A novel method based on one-time pads is the cryptographic nonce ('''N'''umber used '''once'''). This is often used in challenge-response type authentication. In this, the Alice gives the Bob a nonce and asks for a password. The password is encrypted with that and sent back. Alice then does the same thing on her end and if the outputs match, she knows Bob is legitimate. This is to prevent an eavesdropper from using Bob's response, even though they don't know Bob's password.

However, the eavesdropper 'Eve' can pretend to be Alice and ask Bob, Charlie, and others and build tables to find out their passwords. To circumvent that, Bob can send his own nonce, encrypt the password with both his nonce and the one given to him, and send that. Since Bob is using a random value with every response, it makes it harder for Eve to figure out what the password is.
2nd Mar '15 7:23:04 AM SteveMB
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The problem for the user is that memorizing a truly random string of characters is very difficult. It's easier to use actual words as passwords. However, this is more vulnerable to brute-force attack: the number of words in the dictionary is ''much'' smaller than the number of random combinations of characters. Using "leetspeak" substitutions of other characters for letters and using unusual words ''may'' defeat a dictionary attack; however, sophisticated attackers will use an exhaustive vocabulary and try leetspeak as well as standard spellings.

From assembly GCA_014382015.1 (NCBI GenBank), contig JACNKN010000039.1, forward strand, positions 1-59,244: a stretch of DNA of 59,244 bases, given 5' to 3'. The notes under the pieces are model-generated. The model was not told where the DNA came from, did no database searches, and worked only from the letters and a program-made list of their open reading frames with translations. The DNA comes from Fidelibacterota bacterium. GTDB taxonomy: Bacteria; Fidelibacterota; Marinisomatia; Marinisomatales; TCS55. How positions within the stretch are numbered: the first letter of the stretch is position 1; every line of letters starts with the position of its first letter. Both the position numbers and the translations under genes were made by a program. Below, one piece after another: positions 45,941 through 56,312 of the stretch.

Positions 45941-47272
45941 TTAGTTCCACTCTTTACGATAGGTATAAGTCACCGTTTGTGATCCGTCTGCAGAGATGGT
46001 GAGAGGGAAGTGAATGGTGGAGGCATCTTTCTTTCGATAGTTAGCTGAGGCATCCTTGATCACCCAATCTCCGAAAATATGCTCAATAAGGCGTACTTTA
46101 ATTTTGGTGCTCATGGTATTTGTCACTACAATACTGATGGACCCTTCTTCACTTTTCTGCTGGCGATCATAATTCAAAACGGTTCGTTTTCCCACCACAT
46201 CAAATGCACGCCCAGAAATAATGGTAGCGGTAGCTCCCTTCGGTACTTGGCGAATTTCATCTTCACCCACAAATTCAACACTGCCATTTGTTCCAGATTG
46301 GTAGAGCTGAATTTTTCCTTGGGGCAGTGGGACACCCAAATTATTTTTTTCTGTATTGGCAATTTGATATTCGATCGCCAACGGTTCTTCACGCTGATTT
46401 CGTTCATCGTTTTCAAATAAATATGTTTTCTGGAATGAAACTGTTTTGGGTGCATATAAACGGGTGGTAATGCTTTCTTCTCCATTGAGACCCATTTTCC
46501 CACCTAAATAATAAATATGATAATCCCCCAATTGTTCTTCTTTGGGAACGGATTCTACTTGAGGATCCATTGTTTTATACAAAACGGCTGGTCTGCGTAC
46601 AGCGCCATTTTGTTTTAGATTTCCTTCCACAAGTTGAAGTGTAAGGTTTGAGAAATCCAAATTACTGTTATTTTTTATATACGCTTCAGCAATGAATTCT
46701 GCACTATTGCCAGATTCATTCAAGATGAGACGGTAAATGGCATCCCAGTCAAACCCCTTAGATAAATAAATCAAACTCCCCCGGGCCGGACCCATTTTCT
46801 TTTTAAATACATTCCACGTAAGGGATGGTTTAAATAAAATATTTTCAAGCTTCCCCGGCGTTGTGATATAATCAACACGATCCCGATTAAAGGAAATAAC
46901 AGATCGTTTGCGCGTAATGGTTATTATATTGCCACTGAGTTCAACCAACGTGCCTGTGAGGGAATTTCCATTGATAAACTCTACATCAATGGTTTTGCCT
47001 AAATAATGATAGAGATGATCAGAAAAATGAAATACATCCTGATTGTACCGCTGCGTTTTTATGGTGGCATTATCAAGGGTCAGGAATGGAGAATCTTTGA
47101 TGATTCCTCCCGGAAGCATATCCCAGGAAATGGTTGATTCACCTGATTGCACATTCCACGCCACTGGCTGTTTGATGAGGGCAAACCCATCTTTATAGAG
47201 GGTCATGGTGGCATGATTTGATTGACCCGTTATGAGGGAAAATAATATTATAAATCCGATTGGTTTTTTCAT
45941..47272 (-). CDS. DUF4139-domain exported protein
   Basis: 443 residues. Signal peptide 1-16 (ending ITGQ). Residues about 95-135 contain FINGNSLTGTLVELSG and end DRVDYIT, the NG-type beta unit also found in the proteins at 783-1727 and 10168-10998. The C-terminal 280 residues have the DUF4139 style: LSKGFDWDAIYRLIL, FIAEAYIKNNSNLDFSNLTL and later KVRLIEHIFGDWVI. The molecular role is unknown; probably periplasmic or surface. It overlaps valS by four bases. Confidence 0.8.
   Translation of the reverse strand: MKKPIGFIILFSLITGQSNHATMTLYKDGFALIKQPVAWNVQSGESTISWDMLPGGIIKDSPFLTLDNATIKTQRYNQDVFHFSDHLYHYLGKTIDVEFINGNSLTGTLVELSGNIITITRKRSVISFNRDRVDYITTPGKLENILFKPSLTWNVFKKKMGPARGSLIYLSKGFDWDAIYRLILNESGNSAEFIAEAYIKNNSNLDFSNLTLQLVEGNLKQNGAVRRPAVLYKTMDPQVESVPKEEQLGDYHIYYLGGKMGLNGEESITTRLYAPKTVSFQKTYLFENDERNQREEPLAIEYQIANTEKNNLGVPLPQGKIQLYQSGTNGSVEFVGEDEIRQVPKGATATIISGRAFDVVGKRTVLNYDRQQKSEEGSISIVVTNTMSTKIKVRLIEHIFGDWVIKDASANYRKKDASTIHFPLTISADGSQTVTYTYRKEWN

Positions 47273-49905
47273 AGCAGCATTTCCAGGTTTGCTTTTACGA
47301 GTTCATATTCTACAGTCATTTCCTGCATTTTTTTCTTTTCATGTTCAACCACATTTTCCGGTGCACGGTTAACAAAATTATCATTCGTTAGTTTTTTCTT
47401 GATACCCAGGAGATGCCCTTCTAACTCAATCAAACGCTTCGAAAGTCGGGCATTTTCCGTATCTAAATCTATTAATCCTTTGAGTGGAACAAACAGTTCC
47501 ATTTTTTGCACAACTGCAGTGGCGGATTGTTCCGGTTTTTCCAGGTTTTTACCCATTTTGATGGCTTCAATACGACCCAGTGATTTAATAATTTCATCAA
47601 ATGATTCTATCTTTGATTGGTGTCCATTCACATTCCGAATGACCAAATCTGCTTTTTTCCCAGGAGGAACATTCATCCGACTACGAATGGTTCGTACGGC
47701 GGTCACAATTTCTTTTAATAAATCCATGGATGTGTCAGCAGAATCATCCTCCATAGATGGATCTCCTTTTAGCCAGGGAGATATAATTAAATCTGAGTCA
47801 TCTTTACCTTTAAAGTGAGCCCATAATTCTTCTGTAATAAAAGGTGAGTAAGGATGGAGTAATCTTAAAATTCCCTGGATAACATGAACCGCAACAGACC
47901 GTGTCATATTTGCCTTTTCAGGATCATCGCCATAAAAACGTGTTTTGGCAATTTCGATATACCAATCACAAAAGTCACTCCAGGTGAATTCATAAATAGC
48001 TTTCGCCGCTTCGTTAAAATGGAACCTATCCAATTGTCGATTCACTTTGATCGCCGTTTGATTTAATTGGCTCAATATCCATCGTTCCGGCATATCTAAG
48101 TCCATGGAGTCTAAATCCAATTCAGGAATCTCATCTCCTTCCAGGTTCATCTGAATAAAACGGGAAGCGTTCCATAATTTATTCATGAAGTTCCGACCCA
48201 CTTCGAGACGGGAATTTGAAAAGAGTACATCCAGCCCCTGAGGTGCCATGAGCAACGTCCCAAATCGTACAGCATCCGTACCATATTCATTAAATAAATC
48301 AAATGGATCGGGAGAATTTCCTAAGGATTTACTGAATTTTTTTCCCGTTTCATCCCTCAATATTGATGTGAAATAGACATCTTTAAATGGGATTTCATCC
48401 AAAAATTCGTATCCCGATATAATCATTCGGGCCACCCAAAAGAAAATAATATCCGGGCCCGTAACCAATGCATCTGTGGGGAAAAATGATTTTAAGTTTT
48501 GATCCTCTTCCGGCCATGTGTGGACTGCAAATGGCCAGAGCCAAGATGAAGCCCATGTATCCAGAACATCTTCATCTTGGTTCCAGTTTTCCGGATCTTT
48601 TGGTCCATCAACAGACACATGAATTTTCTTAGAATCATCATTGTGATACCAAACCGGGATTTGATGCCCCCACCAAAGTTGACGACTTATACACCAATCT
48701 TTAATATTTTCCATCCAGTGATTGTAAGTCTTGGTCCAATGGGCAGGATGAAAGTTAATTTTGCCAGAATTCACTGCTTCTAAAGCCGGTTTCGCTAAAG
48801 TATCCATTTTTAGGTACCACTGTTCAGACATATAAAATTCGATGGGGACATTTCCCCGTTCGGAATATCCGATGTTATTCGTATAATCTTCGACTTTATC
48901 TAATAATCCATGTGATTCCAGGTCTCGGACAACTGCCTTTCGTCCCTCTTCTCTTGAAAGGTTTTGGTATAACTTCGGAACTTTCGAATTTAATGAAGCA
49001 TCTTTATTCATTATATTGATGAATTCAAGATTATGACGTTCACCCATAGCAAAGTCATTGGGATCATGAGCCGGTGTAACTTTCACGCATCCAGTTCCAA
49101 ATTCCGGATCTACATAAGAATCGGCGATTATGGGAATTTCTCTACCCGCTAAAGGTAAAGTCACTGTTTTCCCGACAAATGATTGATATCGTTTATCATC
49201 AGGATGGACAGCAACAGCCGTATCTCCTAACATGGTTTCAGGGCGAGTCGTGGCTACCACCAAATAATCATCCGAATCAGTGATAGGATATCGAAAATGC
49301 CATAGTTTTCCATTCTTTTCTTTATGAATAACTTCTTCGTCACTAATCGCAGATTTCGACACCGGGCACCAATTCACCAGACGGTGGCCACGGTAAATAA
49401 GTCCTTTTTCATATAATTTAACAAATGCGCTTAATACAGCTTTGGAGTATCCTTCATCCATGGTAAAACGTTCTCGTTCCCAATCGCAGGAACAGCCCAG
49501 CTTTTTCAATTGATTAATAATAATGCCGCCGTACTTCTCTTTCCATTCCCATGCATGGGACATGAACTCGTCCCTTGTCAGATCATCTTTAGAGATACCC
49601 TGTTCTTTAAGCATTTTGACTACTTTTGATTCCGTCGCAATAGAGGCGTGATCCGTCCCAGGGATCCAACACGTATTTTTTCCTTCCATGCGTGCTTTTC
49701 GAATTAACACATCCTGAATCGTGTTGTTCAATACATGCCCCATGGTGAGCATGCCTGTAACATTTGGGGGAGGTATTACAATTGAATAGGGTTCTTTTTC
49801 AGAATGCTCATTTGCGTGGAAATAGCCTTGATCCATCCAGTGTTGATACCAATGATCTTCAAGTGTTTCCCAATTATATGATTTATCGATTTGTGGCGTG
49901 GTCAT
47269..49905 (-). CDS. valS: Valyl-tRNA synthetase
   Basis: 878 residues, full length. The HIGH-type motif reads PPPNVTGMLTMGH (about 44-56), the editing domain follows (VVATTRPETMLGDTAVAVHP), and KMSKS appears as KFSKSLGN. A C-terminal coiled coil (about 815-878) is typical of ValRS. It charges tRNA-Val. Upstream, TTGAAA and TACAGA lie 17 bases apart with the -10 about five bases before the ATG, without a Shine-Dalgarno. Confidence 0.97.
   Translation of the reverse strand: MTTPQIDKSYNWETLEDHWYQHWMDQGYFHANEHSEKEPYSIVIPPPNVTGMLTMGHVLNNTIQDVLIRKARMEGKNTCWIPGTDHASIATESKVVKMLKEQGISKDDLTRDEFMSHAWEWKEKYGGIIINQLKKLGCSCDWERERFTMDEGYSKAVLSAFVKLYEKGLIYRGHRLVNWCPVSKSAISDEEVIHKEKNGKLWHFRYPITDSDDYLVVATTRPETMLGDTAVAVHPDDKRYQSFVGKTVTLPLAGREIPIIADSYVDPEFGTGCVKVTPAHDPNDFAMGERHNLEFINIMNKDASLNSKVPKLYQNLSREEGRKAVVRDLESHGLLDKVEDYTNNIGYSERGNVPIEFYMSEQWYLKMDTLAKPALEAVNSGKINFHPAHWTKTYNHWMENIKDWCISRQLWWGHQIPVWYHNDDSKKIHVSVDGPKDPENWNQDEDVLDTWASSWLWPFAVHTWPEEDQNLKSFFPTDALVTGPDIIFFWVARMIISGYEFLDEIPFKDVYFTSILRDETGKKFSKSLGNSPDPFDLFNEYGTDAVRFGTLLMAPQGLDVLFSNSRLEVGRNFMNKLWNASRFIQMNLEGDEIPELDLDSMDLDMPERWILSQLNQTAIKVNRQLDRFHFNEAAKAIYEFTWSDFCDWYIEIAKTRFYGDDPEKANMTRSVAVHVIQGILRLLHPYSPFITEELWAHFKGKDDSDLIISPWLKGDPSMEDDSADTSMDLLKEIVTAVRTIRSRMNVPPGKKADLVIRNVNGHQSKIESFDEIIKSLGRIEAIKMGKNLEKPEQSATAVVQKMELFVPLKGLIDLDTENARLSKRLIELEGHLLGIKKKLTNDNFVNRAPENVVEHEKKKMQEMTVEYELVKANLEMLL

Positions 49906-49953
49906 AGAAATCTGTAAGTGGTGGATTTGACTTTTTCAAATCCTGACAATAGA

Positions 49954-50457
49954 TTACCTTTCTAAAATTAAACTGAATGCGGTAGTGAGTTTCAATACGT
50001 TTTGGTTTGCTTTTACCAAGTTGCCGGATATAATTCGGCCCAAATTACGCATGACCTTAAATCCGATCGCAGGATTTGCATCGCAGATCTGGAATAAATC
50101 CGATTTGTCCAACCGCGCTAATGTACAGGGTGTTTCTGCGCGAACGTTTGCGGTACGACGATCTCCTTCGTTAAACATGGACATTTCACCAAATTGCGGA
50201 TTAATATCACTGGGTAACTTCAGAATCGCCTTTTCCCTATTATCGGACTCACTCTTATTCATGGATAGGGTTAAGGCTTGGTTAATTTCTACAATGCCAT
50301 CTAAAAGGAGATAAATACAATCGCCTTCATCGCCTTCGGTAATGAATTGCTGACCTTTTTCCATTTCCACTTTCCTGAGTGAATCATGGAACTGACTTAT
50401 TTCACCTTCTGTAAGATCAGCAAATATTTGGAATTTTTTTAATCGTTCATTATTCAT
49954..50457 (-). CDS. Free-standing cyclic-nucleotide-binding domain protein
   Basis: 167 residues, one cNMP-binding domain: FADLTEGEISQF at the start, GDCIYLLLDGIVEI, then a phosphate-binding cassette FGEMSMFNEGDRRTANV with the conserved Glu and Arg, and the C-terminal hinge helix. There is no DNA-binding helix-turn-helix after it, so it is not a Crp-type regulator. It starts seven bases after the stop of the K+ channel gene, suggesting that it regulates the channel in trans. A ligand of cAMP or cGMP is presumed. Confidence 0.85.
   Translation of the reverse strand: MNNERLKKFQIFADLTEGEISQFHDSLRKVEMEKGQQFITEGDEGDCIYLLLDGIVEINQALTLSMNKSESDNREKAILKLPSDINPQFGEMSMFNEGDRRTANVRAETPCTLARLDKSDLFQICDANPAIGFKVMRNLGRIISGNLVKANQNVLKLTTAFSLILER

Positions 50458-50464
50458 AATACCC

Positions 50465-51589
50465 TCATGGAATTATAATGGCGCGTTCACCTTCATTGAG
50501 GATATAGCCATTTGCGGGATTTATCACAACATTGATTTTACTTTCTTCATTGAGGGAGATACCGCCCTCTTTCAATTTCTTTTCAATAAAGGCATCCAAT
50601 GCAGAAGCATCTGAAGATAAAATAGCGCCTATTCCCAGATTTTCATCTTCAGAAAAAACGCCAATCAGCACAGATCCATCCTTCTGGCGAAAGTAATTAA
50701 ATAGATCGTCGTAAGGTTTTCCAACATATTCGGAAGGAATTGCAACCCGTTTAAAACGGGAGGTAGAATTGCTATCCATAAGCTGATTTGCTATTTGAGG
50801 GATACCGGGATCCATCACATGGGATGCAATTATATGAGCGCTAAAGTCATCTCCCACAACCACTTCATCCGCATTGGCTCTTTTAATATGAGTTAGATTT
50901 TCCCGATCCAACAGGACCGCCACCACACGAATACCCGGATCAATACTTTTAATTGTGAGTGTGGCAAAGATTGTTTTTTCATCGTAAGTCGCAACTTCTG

to:

The problem for the user is that memorizing a truly random string of characters is very difficult. It's easier to use actual words as passwords. However, this is more vulnerable to brute-force attack: the number of words in the dictionary is ''much'' smaller than the number of random combinations of characters. Using odd spelling (such as "leetspeak" substitutions of other characters for letters letters) and using unusual words ''may'' defeat makes a dictionary attack; attack more difficult; however, sophisticated attackers will use an exhaustive vocabulary and try leetspeak as well as standard spellings.
a range of variations for each word.



Of course, if the encryption algorithm itself is weak, even an unguessable password won't help you. Cryptographers consider an algorithm broken if there is a way to figure out the key faster than brute forcing it. Sometimes, this is only of theoretical interest (for example, even with the speedup it would still take longer than the age of the universe). Othertimes the algorithm is so broken that the key can easily be recovered in a practical amount of time. There are a large variety of attack techniques using advanced math, and new cryptosystems are expected to show evidence of resistance to them. If after years of analysis by expert cryptographers there aren't any practical attacks discovered, then it's considered probably secure. That little code you created yourself, however, doesn't stand a chance.